Last week I had a pleasure to participate in the International Conference on Learning Representations (ICLR), an event dedicated to the research on all aspects of representation learning, commonly known as deep learning. The conference went virtual due to the coronavirus pandemic, and thanks to the huge effort of its organizers, the event attracted an even bigger audience than last year. Their goal was for the conference to be inclusive and interactive, and from my point of view, as an attendee, it was definitely the case!
Inspired by the presentations from over 1300 speakers, I decided to create a series of blog posts summarizing the best papers in four main areas. You can catch up with the first post about the best deep learning papers here, and today it’s time for 15 best reinforcement learning papers from the ICLR.
The Best Reinforcement Learning Papers
1. Never Give Up: Learning Directed Exploration Strategies
We propose a reinforcement learning agent to solve hard exploration games by learning a range of directed exploratory policies.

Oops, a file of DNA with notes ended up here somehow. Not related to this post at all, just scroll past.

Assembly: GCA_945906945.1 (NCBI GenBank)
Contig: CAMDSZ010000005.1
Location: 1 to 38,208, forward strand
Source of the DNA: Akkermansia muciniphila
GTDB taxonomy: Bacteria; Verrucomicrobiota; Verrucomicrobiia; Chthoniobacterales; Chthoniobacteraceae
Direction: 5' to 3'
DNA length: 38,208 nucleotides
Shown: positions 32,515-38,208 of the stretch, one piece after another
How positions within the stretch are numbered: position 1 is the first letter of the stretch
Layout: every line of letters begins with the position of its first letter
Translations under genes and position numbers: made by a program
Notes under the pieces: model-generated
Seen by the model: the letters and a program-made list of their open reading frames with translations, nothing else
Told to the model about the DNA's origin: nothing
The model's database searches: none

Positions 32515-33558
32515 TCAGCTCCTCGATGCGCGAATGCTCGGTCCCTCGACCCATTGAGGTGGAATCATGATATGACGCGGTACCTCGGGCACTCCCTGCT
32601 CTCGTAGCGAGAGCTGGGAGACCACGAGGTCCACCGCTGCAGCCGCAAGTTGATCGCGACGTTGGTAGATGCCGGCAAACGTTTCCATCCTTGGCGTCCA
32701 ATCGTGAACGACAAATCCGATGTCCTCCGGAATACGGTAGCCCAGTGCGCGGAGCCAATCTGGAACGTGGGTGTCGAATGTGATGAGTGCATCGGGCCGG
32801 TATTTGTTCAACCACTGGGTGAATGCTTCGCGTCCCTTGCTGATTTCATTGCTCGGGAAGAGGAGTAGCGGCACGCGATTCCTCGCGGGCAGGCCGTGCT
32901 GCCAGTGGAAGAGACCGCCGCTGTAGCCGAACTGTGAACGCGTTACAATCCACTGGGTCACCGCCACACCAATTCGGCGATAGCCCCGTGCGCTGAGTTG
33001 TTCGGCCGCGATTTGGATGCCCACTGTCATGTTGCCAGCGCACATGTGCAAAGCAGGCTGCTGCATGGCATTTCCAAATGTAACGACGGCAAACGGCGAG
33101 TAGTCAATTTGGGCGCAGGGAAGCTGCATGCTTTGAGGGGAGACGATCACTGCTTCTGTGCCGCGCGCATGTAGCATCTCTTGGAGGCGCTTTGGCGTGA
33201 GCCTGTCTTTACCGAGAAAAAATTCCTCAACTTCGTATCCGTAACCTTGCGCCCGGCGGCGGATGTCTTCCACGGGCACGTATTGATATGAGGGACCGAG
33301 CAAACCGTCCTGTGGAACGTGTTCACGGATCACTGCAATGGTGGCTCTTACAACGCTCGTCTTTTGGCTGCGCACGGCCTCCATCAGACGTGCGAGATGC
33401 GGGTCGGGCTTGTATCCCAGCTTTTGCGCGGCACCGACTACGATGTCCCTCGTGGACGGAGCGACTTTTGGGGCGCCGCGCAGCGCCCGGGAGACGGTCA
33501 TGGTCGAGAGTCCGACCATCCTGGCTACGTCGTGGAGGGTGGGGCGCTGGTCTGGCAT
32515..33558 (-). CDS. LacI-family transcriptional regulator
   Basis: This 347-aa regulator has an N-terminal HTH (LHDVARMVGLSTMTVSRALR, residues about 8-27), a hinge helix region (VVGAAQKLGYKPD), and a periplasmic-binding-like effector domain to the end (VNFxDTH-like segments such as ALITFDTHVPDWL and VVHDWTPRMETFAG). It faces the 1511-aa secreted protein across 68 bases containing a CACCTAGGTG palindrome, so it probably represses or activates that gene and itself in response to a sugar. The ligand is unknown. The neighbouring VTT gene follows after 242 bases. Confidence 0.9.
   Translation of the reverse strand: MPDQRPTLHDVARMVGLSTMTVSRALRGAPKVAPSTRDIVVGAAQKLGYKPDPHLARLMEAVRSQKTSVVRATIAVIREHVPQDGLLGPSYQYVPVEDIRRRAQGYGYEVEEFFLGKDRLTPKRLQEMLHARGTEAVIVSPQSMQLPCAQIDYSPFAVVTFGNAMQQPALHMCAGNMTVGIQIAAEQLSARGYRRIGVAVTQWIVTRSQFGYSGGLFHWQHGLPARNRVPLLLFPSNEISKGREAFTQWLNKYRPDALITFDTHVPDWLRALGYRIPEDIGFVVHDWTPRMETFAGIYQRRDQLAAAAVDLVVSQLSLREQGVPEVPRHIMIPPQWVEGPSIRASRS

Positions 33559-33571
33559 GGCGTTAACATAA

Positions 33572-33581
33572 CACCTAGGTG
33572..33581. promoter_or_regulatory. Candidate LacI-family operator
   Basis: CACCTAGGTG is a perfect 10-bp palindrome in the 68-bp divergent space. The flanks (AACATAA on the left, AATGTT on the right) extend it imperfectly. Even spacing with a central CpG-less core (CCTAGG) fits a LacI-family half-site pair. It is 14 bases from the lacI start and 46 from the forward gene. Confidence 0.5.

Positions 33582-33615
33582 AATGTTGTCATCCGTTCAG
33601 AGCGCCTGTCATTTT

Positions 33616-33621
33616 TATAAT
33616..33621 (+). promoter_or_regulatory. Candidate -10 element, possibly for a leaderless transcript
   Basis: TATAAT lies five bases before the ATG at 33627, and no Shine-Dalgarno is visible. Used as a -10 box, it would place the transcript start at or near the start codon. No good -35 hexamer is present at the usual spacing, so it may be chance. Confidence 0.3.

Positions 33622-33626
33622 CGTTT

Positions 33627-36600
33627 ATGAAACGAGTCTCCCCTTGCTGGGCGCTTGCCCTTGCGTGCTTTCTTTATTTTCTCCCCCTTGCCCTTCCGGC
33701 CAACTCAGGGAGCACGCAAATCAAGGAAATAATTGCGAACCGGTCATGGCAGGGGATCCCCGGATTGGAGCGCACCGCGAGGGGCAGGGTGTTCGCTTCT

We identify and formalize the memorization problem in meta-learning and solve this problem with novel meta-regularization method, which greatly expand the domain that meta-learning can be applicable to and effective on.
9. Making Sense of Reinforcement Learning and Probabilistic Inference
Popular algorithms that cast “RL as Inference” ignore the role of uncertainty and exploration. We highlight the importance of these issues and present a coherent framework for RL and inference that handles them gracefully.
12. A Generalized Training Approach for Multiagent Learning
This paper studies and extends Policy-Spaced Response Oracles (PSRO). It’s a population-based learning method that uses game theory principles. Authors extend the method so that it’s applicable to multi-player games, while providing convergence guarantees in multiple settings.
13. Implementation Matters in Deep RL: A Case Study on PPO and TRPO
Sometimes an implementation detail may play a role in your research. Here, two policy search algorithms were evaluated: Proximal Policy Optimization (PPO) and Trust Region Policy Optimization (TRPO). “Code-level optimizations”, should be negligible form the learning dynamics. Surprisingly, it turns out that h optimizations turn out to have a major impact on agent behavior.
Depth and breadth of the ICLR publications is quite inspiring. Here, I just presented the tip of an iceberg focusing on the “reinforcement learning” topic. However, as you can read in this analysis, there were four main areas discussed at the conference:
In order to create a more complete overview of the top papers at ICLR, we are building a series of posts, each focused on one topic mentioned above. You may want to check them out for a more complete overview.
Feel free to share with us other interesting papers on reinforcement learning and we will gladly add them to the list.
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